US-and-russia.jpgIn a recent article posted on War on the Rocks, former Ambassador Chas Freeman pleaded for American strategists to seek partnerships rather than a never-quite-complete unilateral dominance of the world. Today, the United States maintains a sphere-of-influence that, Americans would like to believe, extends the entire world over. As threats mount and capabilities struggle to keep up, the U.S. faces challenges it cannot conquer alone. Some of the world’s most intractable problems were caused by unilateral American decisions and can only be solved by uniting disparate states – and non-states – unlikely to willingly acquiesce to alliances. Take the Islamic State – defeating it will require a solution borne of Saudis and Iranians, Syrians and Turks, Americans and Russians. Pretending the U.S. alone can solve the world’s problems is an idea shrouded in arrogance and destined to fail. Solving today’s global challenges require strong partnerships, and partnerships require an understanding and acknowledgement of other countries’ fears and interests.

Russian-American relations provide one such example. Vladimir Putin rejects American claims of a global sphere of influence. Russian geopolitics rest on the idea that U.S. power has run amok and often does more harm than good. Putin predicates his strategies today on the idea that regime change is an insidious American attempt to expand and entrench a sphere-of-influence aimed at containing his country. Russia fears the encroachment of NATO in historically – and oftentimes, ethnically – Russian territory. American leaders have responded to these beliefs by reacting in ways that reinforce them – expanding military aid to Ukraine and other Eastern European states, publicly seeking regime change in Syria, and conducting drone strikes in any country, seemingly regardless of sovereignty.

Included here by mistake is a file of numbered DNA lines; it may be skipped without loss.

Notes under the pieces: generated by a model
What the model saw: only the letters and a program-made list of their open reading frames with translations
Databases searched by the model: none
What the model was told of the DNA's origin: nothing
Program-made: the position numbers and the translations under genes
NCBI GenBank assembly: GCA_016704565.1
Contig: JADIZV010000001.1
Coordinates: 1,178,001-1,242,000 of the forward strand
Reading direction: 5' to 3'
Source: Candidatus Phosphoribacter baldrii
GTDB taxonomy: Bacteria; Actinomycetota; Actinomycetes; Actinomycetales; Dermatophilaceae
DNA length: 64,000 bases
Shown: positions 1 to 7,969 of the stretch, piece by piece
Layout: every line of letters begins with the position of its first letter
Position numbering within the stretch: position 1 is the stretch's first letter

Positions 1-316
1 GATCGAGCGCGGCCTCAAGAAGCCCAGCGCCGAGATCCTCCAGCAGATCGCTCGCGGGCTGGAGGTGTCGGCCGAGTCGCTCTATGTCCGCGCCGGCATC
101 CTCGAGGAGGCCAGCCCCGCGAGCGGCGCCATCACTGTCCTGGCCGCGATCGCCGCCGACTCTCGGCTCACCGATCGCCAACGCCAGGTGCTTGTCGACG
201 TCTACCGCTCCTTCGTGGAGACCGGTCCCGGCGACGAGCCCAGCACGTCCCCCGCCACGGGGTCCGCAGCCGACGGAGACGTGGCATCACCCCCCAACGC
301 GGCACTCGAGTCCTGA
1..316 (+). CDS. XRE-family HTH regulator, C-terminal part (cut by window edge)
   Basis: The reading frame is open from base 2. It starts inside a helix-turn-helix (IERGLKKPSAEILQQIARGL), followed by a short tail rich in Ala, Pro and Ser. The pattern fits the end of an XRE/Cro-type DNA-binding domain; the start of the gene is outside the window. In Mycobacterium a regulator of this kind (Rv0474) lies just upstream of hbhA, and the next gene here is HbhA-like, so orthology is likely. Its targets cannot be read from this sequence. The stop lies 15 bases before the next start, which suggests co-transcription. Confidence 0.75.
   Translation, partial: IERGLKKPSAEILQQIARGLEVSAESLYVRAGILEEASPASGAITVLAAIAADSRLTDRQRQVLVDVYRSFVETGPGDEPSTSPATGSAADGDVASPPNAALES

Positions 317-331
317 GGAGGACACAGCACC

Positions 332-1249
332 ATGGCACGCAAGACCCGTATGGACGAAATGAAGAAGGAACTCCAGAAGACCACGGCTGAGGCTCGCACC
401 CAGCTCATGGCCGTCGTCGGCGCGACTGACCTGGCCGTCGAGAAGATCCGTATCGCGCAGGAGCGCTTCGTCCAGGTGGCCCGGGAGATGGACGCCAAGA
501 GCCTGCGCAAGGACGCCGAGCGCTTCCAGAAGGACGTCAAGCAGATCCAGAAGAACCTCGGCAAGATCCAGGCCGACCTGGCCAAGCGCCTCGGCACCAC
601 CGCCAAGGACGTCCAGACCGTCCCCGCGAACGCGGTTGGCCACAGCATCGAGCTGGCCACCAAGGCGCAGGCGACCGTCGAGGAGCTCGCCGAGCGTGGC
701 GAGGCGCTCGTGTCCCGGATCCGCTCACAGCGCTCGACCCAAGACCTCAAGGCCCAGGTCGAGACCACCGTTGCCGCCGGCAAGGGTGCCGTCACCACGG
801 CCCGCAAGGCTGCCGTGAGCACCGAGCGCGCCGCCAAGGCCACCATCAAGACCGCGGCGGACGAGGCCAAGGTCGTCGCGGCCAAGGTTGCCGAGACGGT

Vladimir Putin has one goal: re-establish Russia on the global stage as a significant, respected actor. His methods to achieve that goal, however, are conflicted. He has alternatively attempted to portray Russia as a responsible world power capable of contributing solutions to global problems and, in other situations, caused problems that undermine the international order created and run by the U.S. In Syria, by offering to help remove chemical weapons used by the Assad regime, Putin sought partnership with the U.S. to present his country as amenable to potential solutions without resorting to regime change. Conversely, in Georgia in 2008, Ukraine in 2014, and the Baltic Sea today, Putin is seeking to ensure NATO receives the message that Russia maintains its own sphere of influence within which the West – particularly the U.S. – cannot interfere.

Fifty years ago, during the Cuban Missile Crisis, President Kennedy chose to respond to a constructive Soviet missive while ignoring Khrushchev’s second, more strident letter. Policymakers would do well to respond similarly to Putin by ignoring his provocations in Eastern Europe. The West ought not to be fooled into thinking Putin wants a return to the Cold War standoff that characterized the 20th century. Two articles on War on the Rocks indirectly illustrate the folly of returning to Cold War standoffs. They both outline the ways in which the EU and U.S. are outgunned and out-manned in Eastern Europe and argue that to balance Russian strength, frantic modernization and massive commitments of American forces are required. Yet, these articles misunderstand Putin’s intent, American strategy, and advocate actions that would exacerbate international tensions.